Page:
Ten Questions - Cassandra Henry

The MBA student from NYU Stern advises that one should keep true to oneself

Cassandra Henry is a second year MBA student at New York University Stern School of Business in the US. She is also the co-president of the Stern Women in Business student club, co-leading a group committed to creating a supportive community by addressing topics significant to women in business.

Ms Henry was born in Jakarta, Indonesia and moved to the US aged five. She has a degree in political science and has passed the Level III CFA exams.

Prior to attending NYU Stern, Ms Henry worked for three years in equity research for the global growth strategies team at Artisan Partners, an independent investment management firm. In her spare time, she enjoys running, travelling and exploring New York City.

1. When did you know you wanted to be study for an MBA?

I knew I wanted to enter business school after I started working at Artisan Partners. There are a lot of intangibles that you learn in business school, even beyond the classroom. I wanted to develop my skills in leadership, negotiation and management.

2. What is the best piece of advice given to you by a teacher?

My new mantra: “Focus, focus, focus and everything is relative” from my marketing professor at Stern, Jeffrey Carr.

3. What academic achievement are you most proud of to date?

Not technically an achievement within the classroom, but I am very proud of being part of the Stern Team at the 2011 Cornell Stock Pitch Competition. It was a rigorous, multi-day challenge in which we had only 12 hours to pitch three stocks as a long, neutral, or short recommendation. We took first place for Stern, for the first time since 2003. It was a great opportunity to represent Stern in front of judges and recruiters within the equity research and asset management industry.

4. Do you have a studying routine?

I do not really have a routine, but I can study anywhere – especially when studying for the CFA! I was taught by nuns in an all-girls Catholic school and the nuns instilled a sense of self-discipline and time management; necessary tools for business school.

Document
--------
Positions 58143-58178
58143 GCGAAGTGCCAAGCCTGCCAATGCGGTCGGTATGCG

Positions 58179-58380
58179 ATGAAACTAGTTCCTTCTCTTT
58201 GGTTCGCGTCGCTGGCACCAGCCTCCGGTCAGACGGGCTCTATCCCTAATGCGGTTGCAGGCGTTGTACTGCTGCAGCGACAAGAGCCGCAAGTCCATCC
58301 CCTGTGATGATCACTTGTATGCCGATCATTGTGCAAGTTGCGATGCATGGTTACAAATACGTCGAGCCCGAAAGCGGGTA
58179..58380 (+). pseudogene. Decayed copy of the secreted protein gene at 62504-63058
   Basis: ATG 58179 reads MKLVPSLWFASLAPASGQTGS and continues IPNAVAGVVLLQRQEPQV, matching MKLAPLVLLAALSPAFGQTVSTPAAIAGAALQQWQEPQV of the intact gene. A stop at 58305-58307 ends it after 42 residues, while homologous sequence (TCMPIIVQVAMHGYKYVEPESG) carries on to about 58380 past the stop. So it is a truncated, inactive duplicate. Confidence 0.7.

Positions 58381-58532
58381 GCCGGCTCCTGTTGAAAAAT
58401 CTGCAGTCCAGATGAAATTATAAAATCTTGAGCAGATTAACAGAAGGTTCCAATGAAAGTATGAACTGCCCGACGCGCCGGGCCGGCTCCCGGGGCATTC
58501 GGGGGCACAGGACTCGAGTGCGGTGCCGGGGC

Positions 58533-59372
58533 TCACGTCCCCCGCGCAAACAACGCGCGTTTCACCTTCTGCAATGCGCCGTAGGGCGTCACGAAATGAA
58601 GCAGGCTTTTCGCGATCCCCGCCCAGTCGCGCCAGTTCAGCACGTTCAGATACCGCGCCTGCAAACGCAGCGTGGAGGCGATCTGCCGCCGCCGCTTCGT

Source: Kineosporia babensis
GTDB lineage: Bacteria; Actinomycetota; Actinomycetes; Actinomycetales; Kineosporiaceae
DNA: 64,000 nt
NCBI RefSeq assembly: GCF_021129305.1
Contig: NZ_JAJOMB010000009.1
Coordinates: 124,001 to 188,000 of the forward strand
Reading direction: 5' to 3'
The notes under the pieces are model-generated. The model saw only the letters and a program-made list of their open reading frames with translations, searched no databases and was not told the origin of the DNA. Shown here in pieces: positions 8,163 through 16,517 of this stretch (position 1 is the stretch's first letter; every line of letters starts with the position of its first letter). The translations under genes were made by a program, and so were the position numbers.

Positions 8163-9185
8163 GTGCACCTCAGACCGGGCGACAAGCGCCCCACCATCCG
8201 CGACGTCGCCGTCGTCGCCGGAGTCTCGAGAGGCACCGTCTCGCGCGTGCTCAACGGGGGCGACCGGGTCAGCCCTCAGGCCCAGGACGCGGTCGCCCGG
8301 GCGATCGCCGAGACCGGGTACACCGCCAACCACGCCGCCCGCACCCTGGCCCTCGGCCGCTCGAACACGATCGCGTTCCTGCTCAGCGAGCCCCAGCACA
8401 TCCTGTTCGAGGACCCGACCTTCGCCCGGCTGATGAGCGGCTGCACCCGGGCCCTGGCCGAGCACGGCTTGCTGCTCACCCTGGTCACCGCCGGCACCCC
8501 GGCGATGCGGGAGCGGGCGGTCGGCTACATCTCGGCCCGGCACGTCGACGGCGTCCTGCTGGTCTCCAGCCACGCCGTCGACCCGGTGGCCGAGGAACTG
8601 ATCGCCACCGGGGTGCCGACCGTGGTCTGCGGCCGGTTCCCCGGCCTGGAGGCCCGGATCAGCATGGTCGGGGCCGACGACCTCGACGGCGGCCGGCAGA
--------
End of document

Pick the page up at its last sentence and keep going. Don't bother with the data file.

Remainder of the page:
5. How do you deal with pressure?

When I get stressed during work, I feel the best way to let off some steam is a good run or workout.

6. Have you even been to any workshops/seminars that have helped you in your career?

I would not consider it a workshop, but I believe studying for the CFA completely changed my career. I did not come from a finance background, so passing all three levels was a huge achievement. It was also a tremendous asset during the first year of business school. When most students were spending their time learning NPV, I was able to spend my time involved in student clubs and networking.

7. Who is your ideal professor?

I would love to learn from Oprah and how she built her empire.

8. What is the worst job you have ever had?

Right after graduating from high school I worked at a law firm in Houston where I mostly filed papers for all the lawyers. To keep myself entertained, I would try to read through the cases. As exciting as it was, I quickly realised that I would probably not apply to law school.

9. How do you deal with male-dominated environments?

In any environment I try to be informed and prepared, which, in turn, helps me feel confident about what I do and do not know. For my entire professional life I have worked in finance – clearly a traditionally male-dominated industry – and I think women should feel confident enough to be themselves, whether at work or in school. We are an asset and I try never to forget that.

10. What advice would you give to women in business?

It’s okay not to know exactly what you want to do right away. But I have learned that if you keep true to yourself, regardless of other people’s expectations, you will end up where you should be.

Compiled by Charlotte Clarke

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